While Eid al-Adha is always on the same day of the Islamic calendar, the date on the Gregorian calendar varies from year to year since the Islamic calendar is a lunar calendar and the Gregorian calendar is a solar calendar. The lunar calendar is approximately eleven days shorter than the solar calendar.[37] Each year, Eid al-Adha (like other Islamic holidays) falls on one of about two to four different Gregorian dates in different parts of the world, because the boundary of crescent visibility is different from the International Date Line.

The following list shows the official dates of Eid al-Adha for Saudi Arabia as announced by the Supreme Judicial Council. Future dates are estimated according to the Umm al-Qura calendar of Saudi Arabia.[1] The Umm al-Qura is just a guide for planning purposes and not the absolute determinant or fixer of dates. Confirmations of actual dates by moon sighting are applied on the 29th day of the lunar month prior to Dhu al-Hijjah[38] to announce the specific dates for both Hajj rituals and the subsequent Eid festival. The three days after the listed date are also part of the festival. The time before the listed date the pilgrims visit the Mount Arafat and descend from it after sunrise of the listed day.

In many countries, the start of any lunar Hijri month varies based on the observation of new moon by local religious authorities, so the exact day of celebration varies by locality.

Islamic year Gregorian date
1437 12 September 2016
1438 1 September 2017
1439 21 August 2018
1440 11 August 2019 (calculated)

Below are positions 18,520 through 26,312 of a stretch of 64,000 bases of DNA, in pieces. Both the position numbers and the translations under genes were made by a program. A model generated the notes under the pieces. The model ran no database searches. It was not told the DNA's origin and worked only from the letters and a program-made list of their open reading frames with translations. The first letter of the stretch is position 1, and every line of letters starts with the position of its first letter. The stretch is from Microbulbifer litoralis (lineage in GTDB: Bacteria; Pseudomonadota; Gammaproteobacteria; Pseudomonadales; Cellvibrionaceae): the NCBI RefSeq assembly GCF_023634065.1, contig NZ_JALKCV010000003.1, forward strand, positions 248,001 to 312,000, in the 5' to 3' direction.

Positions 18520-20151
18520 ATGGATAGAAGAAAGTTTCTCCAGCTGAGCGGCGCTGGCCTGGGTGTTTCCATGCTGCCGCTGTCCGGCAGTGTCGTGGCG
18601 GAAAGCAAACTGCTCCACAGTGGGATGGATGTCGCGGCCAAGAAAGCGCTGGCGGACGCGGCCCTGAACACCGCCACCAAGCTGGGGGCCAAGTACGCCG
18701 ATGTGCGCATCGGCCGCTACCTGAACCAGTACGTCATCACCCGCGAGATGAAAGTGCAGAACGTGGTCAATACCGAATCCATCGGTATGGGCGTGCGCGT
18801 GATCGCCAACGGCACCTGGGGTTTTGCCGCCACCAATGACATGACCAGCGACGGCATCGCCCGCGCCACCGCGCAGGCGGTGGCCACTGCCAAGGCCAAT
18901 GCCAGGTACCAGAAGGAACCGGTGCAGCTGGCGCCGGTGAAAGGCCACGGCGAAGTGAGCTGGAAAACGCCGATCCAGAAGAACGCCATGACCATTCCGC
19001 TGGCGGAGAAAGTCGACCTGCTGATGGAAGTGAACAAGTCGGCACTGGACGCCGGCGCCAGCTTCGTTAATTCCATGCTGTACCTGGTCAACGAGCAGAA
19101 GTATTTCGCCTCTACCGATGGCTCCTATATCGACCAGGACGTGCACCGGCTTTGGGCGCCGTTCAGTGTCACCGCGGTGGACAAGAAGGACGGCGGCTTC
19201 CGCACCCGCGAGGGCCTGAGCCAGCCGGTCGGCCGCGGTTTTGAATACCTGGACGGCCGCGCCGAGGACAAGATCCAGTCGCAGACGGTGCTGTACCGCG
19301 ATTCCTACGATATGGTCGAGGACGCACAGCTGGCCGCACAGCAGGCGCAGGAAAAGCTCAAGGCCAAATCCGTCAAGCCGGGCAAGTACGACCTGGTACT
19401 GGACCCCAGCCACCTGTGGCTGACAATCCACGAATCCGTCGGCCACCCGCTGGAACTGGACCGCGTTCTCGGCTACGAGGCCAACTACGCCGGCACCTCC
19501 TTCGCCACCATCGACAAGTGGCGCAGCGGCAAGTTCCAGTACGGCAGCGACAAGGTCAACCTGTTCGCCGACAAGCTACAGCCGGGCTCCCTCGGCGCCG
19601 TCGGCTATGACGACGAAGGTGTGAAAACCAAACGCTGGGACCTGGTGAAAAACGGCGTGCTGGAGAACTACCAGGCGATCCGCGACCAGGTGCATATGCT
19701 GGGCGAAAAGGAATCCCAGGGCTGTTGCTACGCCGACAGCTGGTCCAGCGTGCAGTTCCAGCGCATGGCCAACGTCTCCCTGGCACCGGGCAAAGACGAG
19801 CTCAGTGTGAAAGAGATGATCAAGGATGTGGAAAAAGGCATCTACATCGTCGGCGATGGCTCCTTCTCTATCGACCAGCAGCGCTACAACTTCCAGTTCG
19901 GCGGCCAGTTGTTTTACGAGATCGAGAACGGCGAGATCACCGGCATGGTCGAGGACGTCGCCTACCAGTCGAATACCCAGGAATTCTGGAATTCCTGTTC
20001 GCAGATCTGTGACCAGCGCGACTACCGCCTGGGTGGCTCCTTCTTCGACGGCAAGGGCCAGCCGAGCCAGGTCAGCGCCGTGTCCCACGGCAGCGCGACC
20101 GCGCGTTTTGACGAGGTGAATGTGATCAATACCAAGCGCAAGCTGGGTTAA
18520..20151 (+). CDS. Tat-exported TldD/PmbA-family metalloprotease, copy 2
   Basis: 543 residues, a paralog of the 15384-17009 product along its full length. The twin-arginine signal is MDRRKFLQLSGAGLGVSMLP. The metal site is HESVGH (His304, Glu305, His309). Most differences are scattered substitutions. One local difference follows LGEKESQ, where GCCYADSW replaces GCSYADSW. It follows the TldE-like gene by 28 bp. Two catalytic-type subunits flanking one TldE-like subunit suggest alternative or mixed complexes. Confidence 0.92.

1441 31 July 2020 (calculated)

See also

Notes

  1. ^

    Allah is the greatest, Allah is the greatest,
    There is no god but Allah
    Allah is greatest, Allah is greatest
    and to Allah goes all praise.[27]

References

  1. ^ a b c "The Umm al-Qura Calendar of Saudi Arabia". Retrieved 7 March 2017.
  2. ^ (in Spanish)La Fiesta del Cordero en Marruecos, Ferdaous Emorotene, 25 November 2009
  3. ^ a b c Staff, Writer. "Abraham". britannica.
  4. ^ a b Bianchi, Robert R. (11 August 2004). Guests of God: Pilgrimage and Politics in the Islamic World. Oxford University Press. p. 398. ISBN 978-0-19-029107-5.
  5. ^ a b Sheikh Ramzy (2012). The Complete Guide to Islamic Prayer (Salāh). AuthorHouse. p. 310. ISBN 978-1-4772-1530-2. [self-published source]
  6. ^ a b Jain Chanchreek; K. L. Chanchreek; M. K. Jain (1 January 2007). Encyclopaedia of Great Festivals. Shree Publishers & Distributors. p. 78. ISBN 978-81-8329-191-0.
  7. ^ Kazim, Ebrahim (2010). Scientific Commentary of Suratul Faateḥah. Pharos Media & Publishing. p. 246. ISBN 978-81-7221-037-3.
  8. ^ Diouf, Niokhobaye, « Chronique du royaume du Sine », suivie de notes sur les traditions orales et les sources écrites concernant le royaume du Sine par Charles Becker et Victor Martin (1972), . (1972). Bulletin de l'IFAN, tome 34, série B, no 4, 1972, p. 706-7 (p. 4-5), p. 713-14 (p. 9-10)
  9. ^ « Cosaani Sénégambie » (« L’Histoire de la Sénégambie») : 1ere Partie relatée par Macoura Mboub du Sénégal. 2eme Partie relatée par Jebal Samba de la Gambie [in] programme de Radio Gambie: « Chosaani Senegambia ». Présentée par: Alhaji Mansour Njie. Directeur de programme: Alhaji Alieu Ebrima Cham Joof. Enregistré a la fin des années 1970, au début des années 1980 au studio de Radio Gambie, Bakau, en Gambie (2eme partie) et au Sénégal (1ere partie) [in] onegambia.com [in] The Seereer Resource Centre (SRC) (« le Centre de Resource Seereer ») : URL: http://www.seereer.com. Traduit et transcrit par The Seereer Resource Centre : Juillet 2014 [1] p. 30 (retrieved: 25 September 2015)
  10. ^ Brisebarre, Anne-Marie; Kuczynski, Liliane, « La Tabaski au Sénégal: une fête musulmane en milieu urbain », KARTHALA Editions (2009), pp 86-7, ISBN 9782811102449 [2] (retrieved : 25 September 2015)